Carbon accounting serves as the basis for any discussion regarding carbon neutrality, which is currently a big focus for businesses world-wide. The E of ESG has become the main focus in any discussion of carbon neutrality or net-zero. By definition, Greenhouse Gas accounting quantifies a company’s Greenhouse Gas (GHG) emissions and supports proper goal-setting and reduction planning. Since it's important to have some sort of functional understanding of every part of a business, I would have benefited from learning how to measure a company’s climate impact, not only its financial impact. Today, all companies need to engage in carbon accounting in order to meet increasing regulatory requirements and stakeholder expectations regarding emissions and climate risk disclosures. For instance, customers are expecting companies to be transparent with their GHG emissions numbers and long-term goals, with customers willing to pay a premium for products and services provided by a more sustainable company versus a conventional competitor.

I'm an analyst, not an accountant or data scientist, yet the topic of GHG accounting comes up a lot in my day-to-day life now. And it sucks to admit, but it's the truth: I still have no idea how carbon accounting actually works. But thanks to my colleagues at Rho Impact, you better believe I’m getting there. If business school would have taught me about the fundamentals of carbon accounting, I would be in a better position to assist our clients in their carbon reduction efforts and long-term planning. So, business schools, if you’re reading this (and I’m looking at you University of Michigan) , it’s time to teach students not only how to measure financial impact but also climate impact. This will ensure everyone is on board in reducing carbon emissions, whatever your professional role may be.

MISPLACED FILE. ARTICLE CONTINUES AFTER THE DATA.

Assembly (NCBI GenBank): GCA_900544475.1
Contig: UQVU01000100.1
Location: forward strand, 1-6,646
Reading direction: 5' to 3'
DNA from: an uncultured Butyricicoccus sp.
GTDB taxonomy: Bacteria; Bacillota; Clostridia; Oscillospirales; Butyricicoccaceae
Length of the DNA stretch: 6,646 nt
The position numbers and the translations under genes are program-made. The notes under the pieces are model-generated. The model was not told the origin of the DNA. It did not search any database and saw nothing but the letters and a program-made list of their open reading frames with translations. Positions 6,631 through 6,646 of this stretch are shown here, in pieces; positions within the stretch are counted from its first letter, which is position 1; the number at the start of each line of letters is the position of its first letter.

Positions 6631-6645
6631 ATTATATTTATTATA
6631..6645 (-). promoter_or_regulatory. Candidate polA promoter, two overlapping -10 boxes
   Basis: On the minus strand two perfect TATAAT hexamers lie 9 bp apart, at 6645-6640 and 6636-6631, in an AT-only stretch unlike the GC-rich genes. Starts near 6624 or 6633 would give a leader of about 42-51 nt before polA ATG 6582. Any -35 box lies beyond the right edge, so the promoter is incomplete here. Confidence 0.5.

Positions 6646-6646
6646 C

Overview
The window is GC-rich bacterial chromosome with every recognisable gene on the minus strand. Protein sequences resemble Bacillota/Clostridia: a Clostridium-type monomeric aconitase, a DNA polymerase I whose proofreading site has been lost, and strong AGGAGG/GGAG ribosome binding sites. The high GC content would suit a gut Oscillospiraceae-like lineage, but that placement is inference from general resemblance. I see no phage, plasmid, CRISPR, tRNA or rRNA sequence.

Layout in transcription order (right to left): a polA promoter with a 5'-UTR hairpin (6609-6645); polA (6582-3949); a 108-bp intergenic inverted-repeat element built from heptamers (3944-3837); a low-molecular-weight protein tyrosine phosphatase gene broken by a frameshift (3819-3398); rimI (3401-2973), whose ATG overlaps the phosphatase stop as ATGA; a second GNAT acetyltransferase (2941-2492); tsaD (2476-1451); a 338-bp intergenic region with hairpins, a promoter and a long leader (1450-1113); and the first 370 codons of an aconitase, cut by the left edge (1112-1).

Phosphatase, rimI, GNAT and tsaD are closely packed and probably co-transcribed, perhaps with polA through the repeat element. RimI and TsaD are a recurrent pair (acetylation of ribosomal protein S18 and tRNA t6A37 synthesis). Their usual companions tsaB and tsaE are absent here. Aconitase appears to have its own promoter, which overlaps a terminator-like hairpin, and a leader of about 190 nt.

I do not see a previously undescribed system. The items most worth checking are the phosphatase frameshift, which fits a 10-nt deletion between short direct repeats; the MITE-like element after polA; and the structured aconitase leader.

3 - Managing the Regulatory Environment

One of the first projects I worked on was providing a summary of ESG regulations in major markets around the world. Business Law was one of the core classes for my graduate degree, yet there was no mention of ESG regulations. Business law is complicated and nuanced, yet seems to be set in stone. There is a set way to go about things, as it's an established field with a great amount of precedent. The ESG regulatory environment, on the other hand, is fresh. It is rapidly evolving and is full of uncharted territory. Most of the regulatory environment around ESG has to do with disclosure regulations, and while the issues we are talking about are not new, the fact that we now have to measure and manage them is.